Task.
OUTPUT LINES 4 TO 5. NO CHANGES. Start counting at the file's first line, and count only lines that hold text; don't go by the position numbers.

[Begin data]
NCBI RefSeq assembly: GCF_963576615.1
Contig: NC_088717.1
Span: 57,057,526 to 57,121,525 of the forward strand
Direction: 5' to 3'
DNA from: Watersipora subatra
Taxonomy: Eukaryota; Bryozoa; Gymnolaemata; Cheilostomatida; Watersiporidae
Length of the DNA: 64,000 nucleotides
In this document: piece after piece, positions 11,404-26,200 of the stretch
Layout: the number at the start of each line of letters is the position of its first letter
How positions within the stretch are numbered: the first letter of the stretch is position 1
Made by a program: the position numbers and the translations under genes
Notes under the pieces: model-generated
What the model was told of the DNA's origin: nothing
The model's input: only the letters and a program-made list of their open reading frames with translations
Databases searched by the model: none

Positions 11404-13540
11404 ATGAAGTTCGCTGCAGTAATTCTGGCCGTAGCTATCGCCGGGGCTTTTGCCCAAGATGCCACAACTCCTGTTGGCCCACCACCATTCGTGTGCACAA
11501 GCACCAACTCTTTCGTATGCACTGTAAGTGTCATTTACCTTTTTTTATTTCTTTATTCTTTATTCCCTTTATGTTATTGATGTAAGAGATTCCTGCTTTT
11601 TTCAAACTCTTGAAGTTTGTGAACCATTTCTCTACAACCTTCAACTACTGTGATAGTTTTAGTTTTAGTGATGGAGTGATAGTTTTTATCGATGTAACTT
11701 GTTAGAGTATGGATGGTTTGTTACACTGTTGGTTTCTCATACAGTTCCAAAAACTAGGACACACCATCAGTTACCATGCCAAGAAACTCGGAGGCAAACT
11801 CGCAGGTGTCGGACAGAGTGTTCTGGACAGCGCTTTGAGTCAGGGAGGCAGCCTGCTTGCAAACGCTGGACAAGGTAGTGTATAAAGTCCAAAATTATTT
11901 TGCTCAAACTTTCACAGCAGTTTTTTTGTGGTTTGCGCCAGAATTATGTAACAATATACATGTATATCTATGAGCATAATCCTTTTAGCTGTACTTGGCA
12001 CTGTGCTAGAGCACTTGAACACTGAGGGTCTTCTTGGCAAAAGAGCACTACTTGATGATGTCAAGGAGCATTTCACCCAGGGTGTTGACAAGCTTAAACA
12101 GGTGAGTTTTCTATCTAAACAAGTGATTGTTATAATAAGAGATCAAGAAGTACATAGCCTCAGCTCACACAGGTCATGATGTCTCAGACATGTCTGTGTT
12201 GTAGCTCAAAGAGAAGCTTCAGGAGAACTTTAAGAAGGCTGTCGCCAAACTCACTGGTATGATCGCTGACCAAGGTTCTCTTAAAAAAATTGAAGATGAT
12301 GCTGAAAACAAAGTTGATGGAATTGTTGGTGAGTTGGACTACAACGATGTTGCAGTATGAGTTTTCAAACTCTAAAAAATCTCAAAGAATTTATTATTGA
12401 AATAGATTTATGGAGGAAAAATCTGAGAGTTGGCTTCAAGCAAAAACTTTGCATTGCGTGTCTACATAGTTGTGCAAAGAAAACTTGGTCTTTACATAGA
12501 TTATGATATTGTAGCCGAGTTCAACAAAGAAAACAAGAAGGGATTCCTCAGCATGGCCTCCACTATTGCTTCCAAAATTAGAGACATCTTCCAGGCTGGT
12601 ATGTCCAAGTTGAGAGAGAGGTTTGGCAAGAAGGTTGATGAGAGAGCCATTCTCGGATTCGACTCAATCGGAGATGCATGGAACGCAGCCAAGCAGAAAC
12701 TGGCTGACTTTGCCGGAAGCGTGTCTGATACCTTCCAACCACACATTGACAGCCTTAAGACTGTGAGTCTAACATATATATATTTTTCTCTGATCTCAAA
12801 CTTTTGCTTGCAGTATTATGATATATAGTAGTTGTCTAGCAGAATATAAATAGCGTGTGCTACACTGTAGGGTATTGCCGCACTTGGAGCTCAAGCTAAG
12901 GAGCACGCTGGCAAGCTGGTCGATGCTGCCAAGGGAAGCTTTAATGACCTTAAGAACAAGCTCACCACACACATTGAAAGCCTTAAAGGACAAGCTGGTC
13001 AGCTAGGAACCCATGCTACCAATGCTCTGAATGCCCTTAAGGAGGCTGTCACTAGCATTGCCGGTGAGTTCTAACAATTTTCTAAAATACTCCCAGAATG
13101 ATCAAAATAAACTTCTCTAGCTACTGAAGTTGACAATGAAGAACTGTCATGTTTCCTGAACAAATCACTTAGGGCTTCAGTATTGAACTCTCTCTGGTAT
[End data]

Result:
Direction: 5' to 3'
DNA from: Watersipora subatra